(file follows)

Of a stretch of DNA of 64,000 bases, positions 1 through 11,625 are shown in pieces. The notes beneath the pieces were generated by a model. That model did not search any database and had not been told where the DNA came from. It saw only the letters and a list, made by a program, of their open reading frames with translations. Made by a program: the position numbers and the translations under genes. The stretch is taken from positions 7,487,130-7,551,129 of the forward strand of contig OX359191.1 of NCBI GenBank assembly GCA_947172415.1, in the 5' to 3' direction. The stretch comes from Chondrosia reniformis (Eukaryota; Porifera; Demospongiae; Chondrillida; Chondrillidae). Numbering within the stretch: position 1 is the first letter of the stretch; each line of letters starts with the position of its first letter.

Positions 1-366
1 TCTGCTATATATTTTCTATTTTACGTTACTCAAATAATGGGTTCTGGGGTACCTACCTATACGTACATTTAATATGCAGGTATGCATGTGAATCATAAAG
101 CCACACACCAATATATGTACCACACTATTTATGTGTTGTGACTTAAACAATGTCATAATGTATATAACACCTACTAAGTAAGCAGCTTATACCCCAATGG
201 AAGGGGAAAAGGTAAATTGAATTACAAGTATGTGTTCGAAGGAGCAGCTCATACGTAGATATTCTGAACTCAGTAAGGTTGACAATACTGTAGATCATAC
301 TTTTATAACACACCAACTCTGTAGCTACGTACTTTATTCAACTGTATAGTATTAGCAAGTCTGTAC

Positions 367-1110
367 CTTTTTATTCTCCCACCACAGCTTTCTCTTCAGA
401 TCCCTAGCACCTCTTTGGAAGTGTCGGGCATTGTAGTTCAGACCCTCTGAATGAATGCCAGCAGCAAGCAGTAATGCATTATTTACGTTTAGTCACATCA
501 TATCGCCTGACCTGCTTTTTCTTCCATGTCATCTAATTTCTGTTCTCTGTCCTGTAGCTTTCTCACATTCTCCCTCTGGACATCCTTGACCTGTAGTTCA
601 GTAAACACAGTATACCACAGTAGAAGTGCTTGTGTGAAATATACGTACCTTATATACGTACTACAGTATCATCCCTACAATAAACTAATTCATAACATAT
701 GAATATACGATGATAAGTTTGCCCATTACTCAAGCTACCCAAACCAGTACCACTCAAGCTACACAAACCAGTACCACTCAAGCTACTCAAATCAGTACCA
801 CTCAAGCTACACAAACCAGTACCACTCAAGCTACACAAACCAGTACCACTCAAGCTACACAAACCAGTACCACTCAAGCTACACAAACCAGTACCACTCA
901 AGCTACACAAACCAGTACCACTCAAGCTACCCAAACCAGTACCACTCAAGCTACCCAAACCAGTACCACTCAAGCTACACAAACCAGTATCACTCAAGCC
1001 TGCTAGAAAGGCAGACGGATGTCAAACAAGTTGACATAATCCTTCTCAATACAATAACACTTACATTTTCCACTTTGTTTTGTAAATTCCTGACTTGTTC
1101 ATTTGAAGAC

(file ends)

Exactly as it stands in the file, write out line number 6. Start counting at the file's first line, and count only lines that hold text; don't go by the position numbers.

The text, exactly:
301 TTTTATAACACACCAACTCTGTAGCTACGTACTTTATTCAACTGTATAGTATTAGCAAGTCTGTAC